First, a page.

Fire officials are bracing for an increase in emergency calls this weekend when temperatures dip to near record lows, the coldest weather the Tampa Bay area has seen since spring.
Lows are expected to be in the 40s and 50s, so heating elements dusty from lack of use will be back in commission, giving off what could be an alarming burning smell. It also means some people will turn to alternative, sometimes dangerous, heating methods to stay warm.
"We see people using portable generators and gas stoves, which release carbon monoxide in the home, or space heaters that aren't UL approved," said St. Petersburg Fire Rescue Lt. Joel Granata, referring to Underwriters Laboratories.
Candles and fireplaces that haven't been cleaned out also present problems, Granata said, noting that the city sees three or four chimney fires a year.
"Nationally and locally, the history tells us that when the weather turns cool, the number of residential fires increases," said Tampa Fire Rescue spokesman Bill Wade.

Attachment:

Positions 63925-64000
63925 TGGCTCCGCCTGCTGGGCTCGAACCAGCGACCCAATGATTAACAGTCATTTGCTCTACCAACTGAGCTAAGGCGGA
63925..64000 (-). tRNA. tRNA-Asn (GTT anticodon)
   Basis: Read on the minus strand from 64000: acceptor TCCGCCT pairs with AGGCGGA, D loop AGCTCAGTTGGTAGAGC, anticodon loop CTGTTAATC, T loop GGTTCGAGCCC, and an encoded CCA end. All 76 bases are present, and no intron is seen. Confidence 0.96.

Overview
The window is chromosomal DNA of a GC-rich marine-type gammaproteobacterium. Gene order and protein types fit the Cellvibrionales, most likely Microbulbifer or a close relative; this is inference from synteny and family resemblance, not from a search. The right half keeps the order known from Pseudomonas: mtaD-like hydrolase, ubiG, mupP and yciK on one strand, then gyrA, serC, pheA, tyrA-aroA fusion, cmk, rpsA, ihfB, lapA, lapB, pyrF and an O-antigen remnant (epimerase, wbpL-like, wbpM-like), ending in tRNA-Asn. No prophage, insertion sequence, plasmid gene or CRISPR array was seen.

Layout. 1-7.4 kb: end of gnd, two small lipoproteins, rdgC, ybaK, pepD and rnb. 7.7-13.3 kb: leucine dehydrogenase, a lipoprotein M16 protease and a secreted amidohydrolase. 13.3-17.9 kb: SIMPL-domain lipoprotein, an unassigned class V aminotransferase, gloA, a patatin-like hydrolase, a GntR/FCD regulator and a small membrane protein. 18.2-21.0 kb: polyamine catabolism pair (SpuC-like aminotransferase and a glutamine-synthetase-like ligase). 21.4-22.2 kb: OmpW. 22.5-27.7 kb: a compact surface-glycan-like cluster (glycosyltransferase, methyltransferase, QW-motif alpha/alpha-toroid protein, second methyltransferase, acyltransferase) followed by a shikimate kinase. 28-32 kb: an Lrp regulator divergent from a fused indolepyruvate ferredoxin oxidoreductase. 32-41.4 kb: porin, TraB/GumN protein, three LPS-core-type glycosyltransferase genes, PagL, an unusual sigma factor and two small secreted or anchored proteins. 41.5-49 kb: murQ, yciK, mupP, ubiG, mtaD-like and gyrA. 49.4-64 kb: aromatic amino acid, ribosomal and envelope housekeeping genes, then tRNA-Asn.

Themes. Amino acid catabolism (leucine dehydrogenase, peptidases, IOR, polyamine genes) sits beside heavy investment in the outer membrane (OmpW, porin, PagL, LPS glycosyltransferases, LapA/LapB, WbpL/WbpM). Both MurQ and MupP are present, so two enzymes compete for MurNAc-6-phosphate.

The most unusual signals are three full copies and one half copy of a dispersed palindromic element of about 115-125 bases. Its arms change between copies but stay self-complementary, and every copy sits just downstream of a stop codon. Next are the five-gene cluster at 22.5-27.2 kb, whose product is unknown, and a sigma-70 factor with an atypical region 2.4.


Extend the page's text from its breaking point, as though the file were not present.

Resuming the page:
The cold weather is expected to sweep through the area Thursday night on the heels of a low-pressure system that brought much-needed rain to the area early Thursday morning. It was the most rain in the Tampa Bay area in over a month.
"We haven't gotten this kind of rain since September," said Bay News 9 meteorologist Brian McClure.
The high Friday is forecast to peak in the high 60s, with lows in the mid 50s, according to McClure.
It gets colder after that, with the lowest temperatures coming on Saturday.
Saturday's low in Tampa is expected to be 46, missing the record set in 1950 by six degrees, while St. Petersburg is expected to drop to 50 degrees. The record is 44, also set in 1950.
"It will definitely be the coldest for this season," McClure said. "People will notice."
Wade advised people to be careful when turning on heating systems for the first time this year. He said the biggest concern is in older houses and in homes that used additional heating devices, such as space heaters.
Fire officials said people should never leave space heaters unattended or near flammable objects, make sure that heating systems are properly maintained and that chimneys are clear of soot and functioning properly.
Times staff writer Emily Nipps contributed to this report.